For even the biggest of operations, the course of festival planning rarely runs smooth. Throw in a global pandemic and you’re dealing not only with the lingering effects of health-based chaos, but also the bottleneck of artists rushing to recoup their lost activity.
In the eyes of some Reading and Leeds fans, certain acts have maybe become a little too comfortable with the ability to cite ‘scheduling conflicts’ as a way of getting out of their professional obligations. Just weeks before the event, fan favourite Måneskin and Jack Harlow both pulled out of their mainstage slots in favour of attending the MTV VMA awards, happening in New Jersey. Harlow, who will be co-hosting the ceremony, seemingly made things up to his audience by swiftly announcing a UK tour, but for Eurovision champions Måneskin, some fans felt that their no-show was a bit of a slap in the face for their UK audience, especially given how many could not get tickets to their solo sold-out Brixton academy show earlier in the year.
To add further insult to injury came the biggest swap of all, one that could not have been foreseen. After singer Zack De La Rocha sustained a leg injury, Rage Against The Machine cut short their world tour, meaning that their already-postponed headline set had to be cancelled for a second time after 2020’s COVID year. With The 1975 being drafted in to fill the slot, rockheads were understandably frustrated at the lack of like-for-like replacement, demanding refunds and overall complaining that the festival was not delivering what they had waited so long for. With a cost-of-living crisis exacerbating people’s anger, feelings of ill-will towards Reading and Leeds on social media became less about the festival itself, and more about a general sense of frustration about the uncertainty involved in live events in 2022, still reeling from the impact of COVID-19.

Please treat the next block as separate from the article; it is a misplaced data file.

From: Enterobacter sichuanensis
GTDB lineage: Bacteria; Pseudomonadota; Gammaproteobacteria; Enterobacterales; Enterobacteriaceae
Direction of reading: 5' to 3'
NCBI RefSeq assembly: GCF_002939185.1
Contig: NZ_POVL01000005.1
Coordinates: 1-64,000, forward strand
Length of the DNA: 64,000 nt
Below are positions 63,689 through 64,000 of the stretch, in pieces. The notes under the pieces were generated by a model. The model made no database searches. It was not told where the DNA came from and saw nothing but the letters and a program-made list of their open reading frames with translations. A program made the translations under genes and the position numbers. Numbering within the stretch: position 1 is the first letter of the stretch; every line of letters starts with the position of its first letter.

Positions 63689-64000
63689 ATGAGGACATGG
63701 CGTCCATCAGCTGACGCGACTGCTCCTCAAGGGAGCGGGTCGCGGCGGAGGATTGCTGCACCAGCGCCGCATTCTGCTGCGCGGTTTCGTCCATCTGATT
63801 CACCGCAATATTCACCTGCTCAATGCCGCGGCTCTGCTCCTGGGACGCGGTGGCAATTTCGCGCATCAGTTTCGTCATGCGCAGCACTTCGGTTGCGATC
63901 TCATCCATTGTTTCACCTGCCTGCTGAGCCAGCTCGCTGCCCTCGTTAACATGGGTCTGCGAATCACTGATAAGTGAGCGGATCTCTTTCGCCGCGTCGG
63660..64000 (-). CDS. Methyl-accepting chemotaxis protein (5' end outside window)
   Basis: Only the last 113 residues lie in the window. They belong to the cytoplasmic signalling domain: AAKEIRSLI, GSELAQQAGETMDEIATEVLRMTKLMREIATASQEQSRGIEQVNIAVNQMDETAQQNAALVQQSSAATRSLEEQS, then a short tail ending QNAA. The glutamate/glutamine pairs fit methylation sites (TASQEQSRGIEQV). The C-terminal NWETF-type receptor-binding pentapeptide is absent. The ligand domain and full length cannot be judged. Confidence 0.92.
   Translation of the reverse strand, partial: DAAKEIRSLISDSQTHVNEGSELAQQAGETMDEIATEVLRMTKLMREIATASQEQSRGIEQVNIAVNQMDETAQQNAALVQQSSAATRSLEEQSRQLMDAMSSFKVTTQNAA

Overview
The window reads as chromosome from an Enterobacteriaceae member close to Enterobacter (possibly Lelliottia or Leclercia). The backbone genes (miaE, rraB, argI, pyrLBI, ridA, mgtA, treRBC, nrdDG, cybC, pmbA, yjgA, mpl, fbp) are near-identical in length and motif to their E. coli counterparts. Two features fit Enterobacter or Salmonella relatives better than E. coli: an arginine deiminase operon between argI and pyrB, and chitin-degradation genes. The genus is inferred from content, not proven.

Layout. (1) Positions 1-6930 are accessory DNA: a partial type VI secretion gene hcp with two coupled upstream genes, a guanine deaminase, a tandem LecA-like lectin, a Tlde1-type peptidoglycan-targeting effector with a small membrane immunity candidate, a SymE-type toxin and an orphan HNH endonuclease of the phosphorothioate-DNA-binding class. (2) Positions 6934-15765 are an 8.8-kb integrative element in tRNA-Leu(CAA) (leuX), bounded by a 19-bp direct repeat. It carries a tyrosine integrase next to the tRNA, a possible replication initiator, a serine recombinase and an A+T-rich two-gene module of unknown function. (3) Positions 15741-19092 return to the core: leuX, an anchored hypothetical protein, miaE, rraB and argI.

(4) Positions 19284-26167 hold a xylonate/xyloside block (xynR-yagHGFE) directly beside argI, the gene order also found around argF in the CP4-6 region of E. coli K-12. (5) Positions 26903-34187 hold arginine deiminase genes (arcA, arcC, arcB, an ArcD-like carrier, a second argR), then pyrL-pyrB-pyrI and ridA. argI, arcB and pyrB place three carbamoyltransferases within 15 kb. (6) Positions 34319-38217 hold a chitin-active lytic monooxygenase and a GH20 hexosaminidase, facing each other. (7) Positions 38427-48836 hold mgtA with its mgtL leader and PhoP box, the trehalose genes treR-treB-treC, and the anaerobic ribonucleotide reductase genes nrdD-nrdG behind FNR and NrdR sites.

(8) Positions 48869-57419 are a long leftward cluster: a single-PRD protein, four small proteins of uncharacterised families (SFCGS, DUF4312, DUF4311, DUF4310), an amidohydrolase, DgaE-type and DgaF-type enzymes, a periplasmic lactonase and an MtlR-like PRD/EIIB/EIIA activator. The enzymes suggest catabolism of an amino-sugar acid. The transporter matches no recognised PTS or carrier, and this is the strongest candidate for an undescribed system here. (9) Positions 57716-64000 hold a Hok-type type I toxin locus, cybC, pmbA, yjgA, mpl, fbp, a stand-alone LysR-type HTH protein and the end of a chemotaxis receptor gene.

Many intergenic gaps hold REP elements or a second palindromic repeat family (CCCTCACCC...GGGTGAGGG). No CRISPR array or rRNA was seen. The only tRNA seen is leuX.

With COVID, train strikes and various other unpredictable hurdles, it is somewhat inevitable that any festival will have to deal with last-minute changes. But amidst all that disappointment can also come great opportunity. With the bigger names in flux, there has never been a better reason to go with the festival flow, seeing what fresh new names you can discover. This year especially, Reading and Leeds seem to have made an effort to engage with long-term criticisms of its male-heavy line-up, bringing noticeably improved balance, particularly to its smaller stages. If you’re feeling frustrated about the state of live music, channel your angst into positive energy; here are 10 new names that will more than makeup for any missed big-name slots.
Lime Garden (Festival Republic Stage, Leeds Thursday)
For all those eager early birds, the Thursday night showcase is a great way to ease yourself into the weekend, discovering artists you may not have noticed on your initial clashfinder. Brighton’s Lime Garden will be warming things up at Leeds Festival, their psych-laden Britpop likely to win over Fontaines-Wolf Alice-Arctic Monkeys punters.
Mallrat (Mainstage East. Leeds Friday, Reading Sunday)
Hailing all the way from Brisbane, Grace Shaw (aka Mallrat) has been knocking around the alt-pop circuit for some time, but it was 2019’s ‘Groceries’ that really cemented her knack for an impossibly catchy chorus. Blending elements of rap, electronica and lo-fi chill, she’ll be showcasing her recent debut album Butterfly Blue as a mainstage opener. Grab a Berocca and get down early; this is the perfect set to shake off any hangover.
Chloe Moriondo (Festival Republic Stage. Leeds Friday, Reading Sunday)